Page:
henry ford once said that failure
“is only the opportunity to begin again,
only this time more wisely.”
■ ■ A well-developed ERM analysis that incorporates business
growth strategies can improve materially the sustainability
and profitability of a small business.
The use of top actuarial science students to do this analysis has created some unexpected positive outcomes as well:
■ ■ Strong analytical skills and risk-modeling capabilities make
actuarial students ideal candidates.
■ ■ They provide a cost-effective way to undertake an ERM
analysis for a small business.
■ ■ Students perform best when working in small groups with
minimal guidelines and oversight.
■ ■ Students are encouraged to generate their own ideas,
which can produce many nonstandardized and creative
solutions for each project.
■ ■ Students are encouraged to think about business growth
and risk-mitigation strategies, which appeals to the
Students benefit on many levels, in addition to providing an
invaluable service to small businesses. For actuarial science students who have studied complex techniques on how to model
insurance and financial risks, these ERM projects force them
to think outside of the box, work in a team environment, and
adapt each analysis to the special needs of the small-business.
Since the students work on the entire project from start to finish, communicate directly with the small-business owners, and
put together the final report and models, the experience they
gain is precisely the kind that companies are looking for when
they hire new graduates.
Micro Risk Management
The ERM for Small Businesses initiative at the University of
Connecticut is similar to microfinancing and microinsurance,
both of which are globally expanding concepts. In fact, the initiative can be considered a form of micro risk management.
While the annual budget from the center could sustain
funding for approximately a dozen projects in the Connecticut
region per year, this is only a tiny fraction of nationwide opportunities to provide ERM for small businesses. To undertake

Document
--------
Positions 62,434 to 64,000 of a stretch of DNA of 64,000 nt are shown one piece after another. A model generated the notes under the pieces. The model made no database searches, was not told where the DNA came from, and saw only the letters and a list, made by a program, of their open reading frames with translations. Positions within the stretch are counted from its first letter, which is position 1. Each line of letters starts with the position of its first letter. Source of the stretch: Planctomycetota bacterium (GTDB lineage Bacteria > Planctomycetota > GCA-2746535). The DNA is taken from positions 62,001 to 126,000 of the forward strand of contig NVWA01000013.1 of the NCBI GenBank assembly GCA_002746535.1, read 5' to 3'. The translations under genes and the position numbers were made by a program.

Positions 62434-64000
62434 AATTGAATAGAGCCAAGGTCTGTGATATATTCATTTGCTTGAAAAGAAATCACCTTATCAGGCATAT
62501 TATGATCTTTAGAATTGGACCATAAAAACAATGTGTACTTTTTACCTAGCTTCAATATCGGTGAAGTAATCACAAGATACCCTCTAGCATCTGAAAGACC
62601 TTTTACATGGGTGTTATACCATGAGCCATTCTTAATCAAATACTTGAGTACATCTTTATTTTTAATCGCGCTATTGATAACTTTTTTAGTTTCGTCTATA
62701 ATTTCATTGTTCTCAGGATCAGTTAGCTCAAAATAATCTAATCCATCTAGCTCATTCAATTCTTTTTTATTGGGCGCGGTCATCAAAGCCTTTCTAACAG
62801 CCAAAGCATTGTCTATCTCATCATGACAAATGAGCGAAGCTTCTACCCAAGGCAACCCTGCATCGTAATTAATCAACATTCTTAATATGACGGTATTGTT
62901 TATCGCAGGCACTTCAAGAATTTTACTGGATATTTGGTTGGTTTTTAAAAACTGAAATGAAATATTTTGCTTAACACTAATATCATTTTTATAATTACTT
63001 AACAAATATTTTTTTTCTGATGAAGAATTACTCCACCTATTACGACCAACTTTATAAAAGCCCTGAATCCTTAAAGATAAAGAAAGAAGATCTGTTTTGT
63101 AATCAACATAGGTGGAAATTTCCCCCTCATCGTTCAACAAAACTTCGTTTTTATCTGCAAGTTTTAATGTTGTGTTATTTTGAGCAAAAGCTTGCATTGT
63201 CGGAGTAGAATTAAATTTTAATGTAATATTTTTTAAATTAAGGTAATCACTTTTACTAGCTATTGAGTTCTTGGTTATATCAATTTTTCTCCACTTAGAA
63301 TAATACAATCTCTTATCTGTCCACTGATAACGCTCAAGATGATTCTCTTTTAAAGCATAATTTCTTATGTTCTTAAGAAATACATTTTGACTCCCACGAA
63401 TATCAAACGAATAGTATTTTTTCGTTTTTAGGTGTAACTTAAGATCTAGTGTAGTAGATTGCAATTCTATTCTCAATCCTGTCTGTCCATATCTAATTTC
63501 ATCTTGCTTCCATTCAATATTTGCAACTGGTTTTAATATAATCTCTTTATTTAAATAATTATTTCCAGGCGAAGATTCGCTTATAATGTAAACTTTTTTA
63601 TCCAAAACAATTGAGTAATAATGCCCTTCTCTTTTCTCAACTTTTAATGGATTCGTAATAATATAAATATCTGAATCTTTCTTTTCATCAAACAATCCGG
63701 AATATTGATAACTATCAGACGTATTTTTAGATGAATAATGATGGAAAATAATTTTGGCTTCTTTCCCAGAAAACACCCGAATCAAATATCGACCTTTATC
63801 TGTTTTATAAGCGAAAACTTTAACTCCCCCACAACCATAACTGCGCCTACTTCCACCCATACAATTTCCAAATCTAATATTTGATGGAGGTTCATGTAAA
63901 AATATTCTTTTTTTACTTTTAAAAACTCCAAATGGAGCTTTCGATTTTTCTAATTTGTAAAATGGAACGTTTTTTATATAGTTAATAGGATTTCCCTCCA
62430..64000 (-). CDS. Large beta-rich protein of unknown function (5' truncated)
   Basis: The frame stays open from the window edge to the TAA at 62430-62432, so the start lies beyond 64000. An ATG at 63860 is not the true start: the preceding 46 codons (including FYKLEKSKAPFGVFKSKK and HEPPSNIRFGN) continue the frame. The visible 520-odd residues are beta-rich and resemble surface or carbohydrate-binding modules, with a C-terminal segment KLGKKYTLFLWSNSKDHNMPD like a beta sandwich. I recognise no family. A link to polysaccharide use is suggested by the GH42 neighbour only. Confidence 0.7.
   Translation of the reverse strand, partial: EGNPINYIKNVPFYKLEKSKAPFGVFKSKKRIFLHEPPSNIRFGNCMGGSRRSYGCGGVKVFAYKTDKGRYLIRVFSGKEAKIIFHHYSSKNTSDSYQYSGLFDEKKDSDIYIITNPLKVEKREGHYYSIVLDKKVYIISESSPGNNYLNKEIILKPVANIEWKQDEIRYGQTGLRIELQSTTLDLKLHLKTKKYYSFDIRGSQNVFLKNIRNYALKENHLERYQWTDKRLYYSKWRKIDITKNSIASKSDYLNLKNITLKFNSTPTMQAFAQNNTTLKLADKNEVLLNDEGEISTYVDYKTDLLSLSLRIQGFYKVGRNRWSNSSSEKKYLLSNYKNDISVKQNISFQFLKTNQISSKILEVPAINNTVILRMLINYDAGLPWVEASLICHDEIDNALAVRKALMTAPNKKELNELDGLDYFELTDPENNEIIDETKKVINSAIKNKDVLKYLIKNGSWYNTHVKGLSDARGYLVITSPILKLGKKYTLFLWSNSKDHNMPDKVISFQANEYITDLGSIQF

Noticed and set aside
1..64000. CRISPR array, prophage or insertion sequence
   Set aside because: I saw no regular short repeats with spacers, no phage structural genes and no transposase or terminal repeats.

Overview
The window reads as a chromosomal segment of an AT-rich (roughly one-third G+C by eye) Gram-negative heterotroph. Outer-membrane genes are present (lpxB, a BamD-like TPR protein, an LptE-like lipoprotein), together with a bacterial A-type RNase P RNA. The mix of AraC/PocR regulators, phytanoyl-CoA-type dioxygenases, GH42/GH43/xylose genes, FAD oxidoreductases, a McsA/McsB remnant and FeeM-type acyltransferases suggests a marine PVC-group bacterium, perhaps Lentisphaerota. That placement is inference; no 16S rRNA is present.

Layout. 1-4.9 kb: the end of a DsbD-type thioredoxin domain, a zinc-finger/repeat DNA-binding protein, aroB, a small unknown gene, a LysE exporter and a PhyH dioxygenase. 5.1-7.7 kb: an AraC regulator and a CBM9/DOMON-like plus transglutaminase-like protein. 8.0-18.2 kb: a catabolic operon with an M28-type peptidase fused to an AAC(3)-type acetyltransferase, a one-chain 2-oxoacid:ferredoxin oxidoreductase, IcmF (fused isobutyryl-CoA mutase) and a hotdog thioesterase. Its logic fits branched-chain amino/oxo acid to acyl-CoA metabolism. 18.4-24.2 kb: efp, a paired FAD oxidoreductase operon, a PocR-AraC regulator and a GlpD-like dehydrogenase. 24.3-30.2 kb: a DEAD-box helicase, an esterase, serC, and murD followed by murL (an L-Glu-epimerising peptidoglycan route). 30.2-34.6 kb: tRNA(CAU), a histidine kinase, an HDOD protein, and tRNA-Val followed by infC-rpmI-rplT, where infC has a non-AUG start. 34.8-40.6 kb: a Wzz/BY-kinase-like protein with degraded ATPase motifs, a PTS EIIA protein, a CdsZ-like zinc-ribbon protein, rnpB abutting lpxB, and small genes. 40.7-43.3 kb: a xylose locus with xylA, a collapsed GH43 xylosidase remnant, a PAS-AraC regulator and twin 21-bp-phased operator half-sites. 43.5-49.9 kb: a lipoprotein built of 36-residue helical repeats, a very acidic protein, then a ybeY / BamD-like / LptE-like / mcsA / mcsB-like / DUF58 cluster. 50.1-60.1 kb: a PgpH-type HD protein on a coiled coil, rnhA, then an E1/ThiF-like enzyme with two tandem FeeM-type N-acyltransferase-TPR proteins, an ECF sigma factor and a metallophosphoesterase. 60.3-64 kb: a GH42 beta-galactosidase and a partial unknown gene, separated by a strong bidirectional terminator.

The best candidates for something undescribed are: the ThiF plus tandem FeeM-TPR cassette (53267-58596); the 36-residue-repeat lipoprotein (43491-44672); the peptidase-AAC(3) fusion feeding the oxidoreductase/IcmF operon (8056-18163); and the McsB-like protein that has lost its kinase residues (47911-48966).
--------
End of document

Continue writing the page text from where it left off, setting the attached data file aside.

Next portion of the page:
these projects on a large scale, two important issues need to be
resolved: ongoing funding and a cost-effective delivery system.
Large corporations, private foundations, and government
agencies have a stake in ensuring that small businesses stay
viable and continue to grow. A thriving and sustainable small-business environment is good for the overall economy, and small
businesses make up a market for goods and services developed
by large corporations. Further, a reduction in the failure rate of
small businesses has a positive financial impact for banks and
other lending institutions that provide loans to small businesses.
If large corporations selected small businesses to support
(engaging a nonprofit institution like the Goldenson Center to
do the work with students, with professional oversight by a large
actuarial firm like Towers Watson), imagine the possibilities. To
the extent that these efforts reduce failure rates, banks could
offer preferred lending rates for small businesses that undergo
an ERM analysis and establish risk management action plans.
Moving forward Wisely
I believe we have just scratched the surface in demonstrating
how an effective ERM culture can be created in the small-business segment. This work will continue, but it will require
an ongoing partnership with large corporations, foundations,
government agencies, and academic institutions to fund and implement the initiative for it to make an impact on a larger scale.
The payoff would be huge; any reduction in the failure rate
for small businesses could have a positive cascading effect on
the entire economy. Similar to microfinancing and microinsurance, micro risk management has global implications. Since
academic institutions exist all over the world, the delivery of
micro risk management services to small businesses using college students can be replicated globally as well.
Henry Ford once said that failure “is only the opportunity to begin again, only this time more wisely.” I believe we
have laid the groundwork for how to instill an ERM culture
in small businesses that can help this troubled segment move
forward more wisely.
JAY VADIVELOO holds a doctorate in statistics from the
university of California, berkeley, and is a fellow of the Society
of Actuaries, a member of the Academy of Actuaries, and
a certified financial analyst. He is professor-in-residence
and director of the Janet and Mark l. Goldenson Center for
Actuarial research at the university of Connecticut and
a senior consulting actuary at towers Watson.
He can be reached at firstname.lastname@example.org or